Postby illustrator » June 6th, 2014, 10:57 pm

Looks OK, but I think that it can have more light. I have mine in the baking midday sun (indoors). They can handle much more light than violets and I think that a lot of light will stimulate flowering. They are also rather resistant to dehydration, so don't worry if the pot gets warm from the sun.

Mine is flowering non-stop for the last 2 months or so. Not a "wall of flowers" now but some flowers all the time on different sides of the plant. the difference is that I turn the pot every few days now, so the whole plant is more symmetrical.
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Re: Primulina longgangensis

Postby Gabi_Munich » June 9th, 2014, 12:06 am

Yes, the plantlet had too little light in winter. I have moved it to a window sill now and the light will be better. And I have moved all my chirita and kohleria into the room that is warmer than the other rooms - the african violets suffered a bit there. So now the more hardy ones are in the warmer (and dry) room and the other in the cooler rooms.
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Re: Primulina longgangensis

Postby Gabi_Munich » September 15th, 2014, 10:54 pm

first flowers :D

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Re: Primulina longgangensis

Postby Gabi_Munich » May 2nd, 2015, 3:26 pm

Some more info on Primulina longgangensis (W.T. Wang) Y.Z. Wang

P. longgangensis (W.T. Wang) Y.Z. Wang
It is found in the South-West of Guangxi Zhuang Autonomous Region (PR China)

Rhizome: 0.4-0.7 cm in diam., internodes conspicuous
Indumentum of leaf blade: Densely appressed, puberulent and pilose
Lateral veins: 3-6 on each side of midrib
Calyx: Lanceolate-linear, 5-8 x 0.9-1.5 mm
Color of corolla: White to red-purple
Corolla size: c. 4 cm long
Tube shape: Narrowly funnelform
Lips of corolla: Adaxial lip c. 8 mm, abaxial lip c. 1.2 cm
Filaments: c. 1.4 cm long
Anthers: Bearded
Staminodes: 3
Flowering time: September to December

Source:
Bo Zhao, Xin Hong, Shi-Liang Huang, Fang Fen: Primulina crassirhizome sp. Nov. (Gesneriaceae) from a limestone area along the boundery of Sino-Vietnam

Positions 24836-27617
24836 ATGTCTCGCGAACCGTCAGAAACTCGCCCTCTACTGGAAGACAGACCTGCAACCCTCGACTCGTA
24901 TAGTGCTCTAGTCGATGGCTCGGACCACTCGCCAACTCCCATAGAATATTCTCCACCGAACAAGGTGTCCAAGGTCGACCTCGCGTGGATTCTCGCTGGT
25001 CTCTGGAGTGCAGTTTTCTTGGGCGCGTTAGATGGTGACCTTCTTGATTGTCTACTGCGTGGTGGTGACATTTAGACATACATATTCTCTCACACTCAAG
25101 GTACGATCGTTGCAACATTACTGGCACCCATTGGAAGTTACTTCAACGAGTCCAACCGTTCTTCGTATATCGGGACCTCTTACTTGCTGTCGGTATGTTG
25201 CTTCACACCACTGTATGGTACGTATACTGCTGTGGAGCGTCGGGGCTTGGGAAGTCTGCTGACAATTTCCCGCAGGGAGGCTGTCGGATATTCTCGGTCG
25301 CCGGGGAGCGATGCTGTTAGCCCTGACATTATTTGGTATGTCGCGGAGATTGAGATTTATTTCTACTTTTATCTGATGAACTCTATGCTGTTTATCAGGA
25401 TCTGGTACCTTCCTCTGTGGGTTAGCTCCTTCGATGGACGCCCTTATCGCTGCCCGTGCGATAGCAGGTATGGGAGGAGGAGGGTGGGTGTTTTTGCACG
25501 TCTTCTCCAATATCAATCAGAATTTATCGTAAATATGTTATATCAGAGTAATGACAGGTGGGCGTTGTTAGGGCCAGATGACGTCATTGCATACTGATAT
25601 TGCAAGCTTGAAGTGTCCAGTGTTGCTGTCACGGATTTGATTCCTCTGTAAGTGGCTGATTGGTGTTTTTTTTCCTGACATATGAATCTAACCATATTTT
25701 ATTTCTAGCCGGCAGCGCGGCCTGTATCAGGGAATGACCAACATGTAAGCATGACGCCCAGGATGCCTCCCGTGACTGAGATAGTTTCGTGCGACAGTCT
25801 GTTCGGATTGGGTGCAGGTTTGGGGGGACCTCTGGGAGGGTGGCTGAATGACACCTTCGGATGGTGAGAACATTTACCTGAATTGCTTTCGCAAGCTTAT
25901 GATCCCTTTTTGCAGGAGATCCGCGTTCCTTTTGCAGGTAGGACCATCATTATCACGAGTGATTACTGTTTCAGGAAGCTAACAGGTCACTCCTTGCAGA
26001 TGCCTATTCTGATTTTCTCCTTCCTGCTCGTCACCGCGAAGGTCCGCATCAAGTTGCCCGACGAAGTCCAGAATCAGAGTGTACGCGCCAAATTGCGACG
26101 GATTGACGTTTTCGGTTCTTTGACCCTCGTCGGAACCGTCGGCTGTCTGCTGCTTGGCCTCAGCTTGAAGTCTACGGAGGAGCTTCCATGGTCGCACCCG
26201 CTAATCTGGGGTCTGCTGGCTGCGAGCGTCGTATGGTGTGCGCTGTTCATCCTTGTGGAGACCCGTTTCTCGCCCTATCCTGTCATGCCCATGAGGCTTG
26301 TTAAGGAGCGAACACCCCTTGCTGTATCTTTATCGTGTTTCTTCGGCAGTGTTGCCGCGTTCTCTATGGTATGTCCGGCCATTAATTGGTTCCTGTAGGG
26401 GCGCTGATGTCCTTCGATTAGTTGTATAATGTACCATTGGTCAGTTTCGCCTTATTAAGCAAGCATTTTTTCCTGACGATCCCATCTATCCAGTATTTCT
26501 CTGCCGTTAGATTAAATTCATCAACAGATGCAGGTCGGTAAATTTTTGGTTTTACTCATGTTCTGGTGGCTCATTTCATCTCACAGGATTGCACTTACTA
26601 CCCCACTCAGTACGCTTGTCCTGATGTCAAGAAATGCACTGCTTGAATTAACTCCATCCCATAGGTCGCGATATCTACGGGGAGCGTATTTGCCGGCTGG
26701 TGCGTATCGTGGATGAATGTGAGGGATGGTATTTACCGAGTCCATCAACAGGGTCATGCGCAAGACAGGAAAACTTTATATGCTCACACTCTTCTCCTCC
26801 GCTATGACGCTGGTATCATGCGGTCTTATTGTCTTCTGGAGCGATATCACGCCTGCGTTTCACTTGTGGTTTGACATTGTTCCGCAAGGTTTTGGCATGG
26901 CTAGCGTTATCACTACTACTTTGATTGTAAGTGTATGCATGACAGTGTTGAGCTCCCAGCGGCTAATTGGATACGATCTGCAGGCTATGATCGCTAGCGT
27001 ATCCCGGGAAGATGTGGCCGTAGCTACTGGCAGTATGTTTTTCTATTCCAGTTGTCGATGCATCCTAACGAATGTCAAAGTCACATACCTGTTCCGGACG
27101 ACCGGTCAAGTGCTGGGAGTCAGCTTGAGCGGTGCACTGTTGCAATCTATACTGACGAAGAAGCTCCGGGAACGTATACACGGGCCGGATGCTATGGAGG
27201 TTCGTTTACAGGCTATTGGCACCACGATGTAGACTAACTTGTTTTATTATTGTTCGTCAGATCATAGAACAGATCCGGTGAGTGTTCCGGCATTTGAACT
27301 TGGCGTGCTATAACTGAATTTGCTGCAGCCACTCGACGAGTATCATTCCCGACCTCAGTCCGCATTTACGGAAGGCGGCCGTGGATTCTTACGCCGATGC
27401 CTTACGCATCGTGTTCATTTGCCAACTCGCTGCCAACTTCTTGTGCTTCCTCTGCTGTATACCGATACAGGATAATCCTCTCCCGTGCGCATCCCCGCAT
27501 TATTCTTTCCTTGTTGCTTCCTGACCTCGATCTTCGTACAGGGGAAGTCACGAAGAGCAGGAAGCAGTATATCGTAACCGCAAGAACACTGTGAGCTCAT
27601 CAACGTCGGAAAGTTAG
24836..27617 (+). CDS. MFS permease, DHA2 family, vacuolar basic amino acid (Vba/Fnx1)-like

In: Bangladesh J. Plant Taxon 20(2): 133, 2013 (December)
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Re: Primulina longgangensis

Postby Gabi_Munich » October 12th, 2015, 1:12 am

I found another article with details on primulina longgangenis

Leaf arrangement: opposite or ternate
Petiole: sessile or petiolate to 10 x 5 mm
Shape of blade: narrowly elliptic or narrowly oblanceolate to oblong linear; apex acute to acuminate
Texture of blade: papery to leathery
Indumentum of leaf blade: densely appressed, puberulent and pilose, eglandular
Inflorescence: 2-15-flowered
Bracts: 2, free, linear to lanceolate or obovolate, 4-20 x 0.5-6 mm
Indumentum of bracts: outside pilose to puberulent
Corolla colour: pink or deep pink, lobes colour same as corolla
Abaxial corolla lobe length: ca. 1.2 cm
Flowering time: October

Source:
Fang Wen, Shi-Li Xi, Yue Wang, Mei-Shu Xiang & Long-Fei Fu: Primulina fengshanensis (Gesneriaceae), a new species from Guangxi, China
in: Ann. Bot. Fennici 49: 105, Helsinki April 2012

It sounds very scientific and I understand less than half of it :lol:
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Re: Primulina longgangensis

Postby illustrator » October 16th, 2015, 1:21 pm

Gabi_Munich wrote:Rhizome: 0.4-0.7 cm in diam., internodes conspicuous


It has thin roots, comparable to those of an African violet. Personally I would not call this a rhizome, but the diameter looks correct :) I will check next time when I repot it if there are internodes.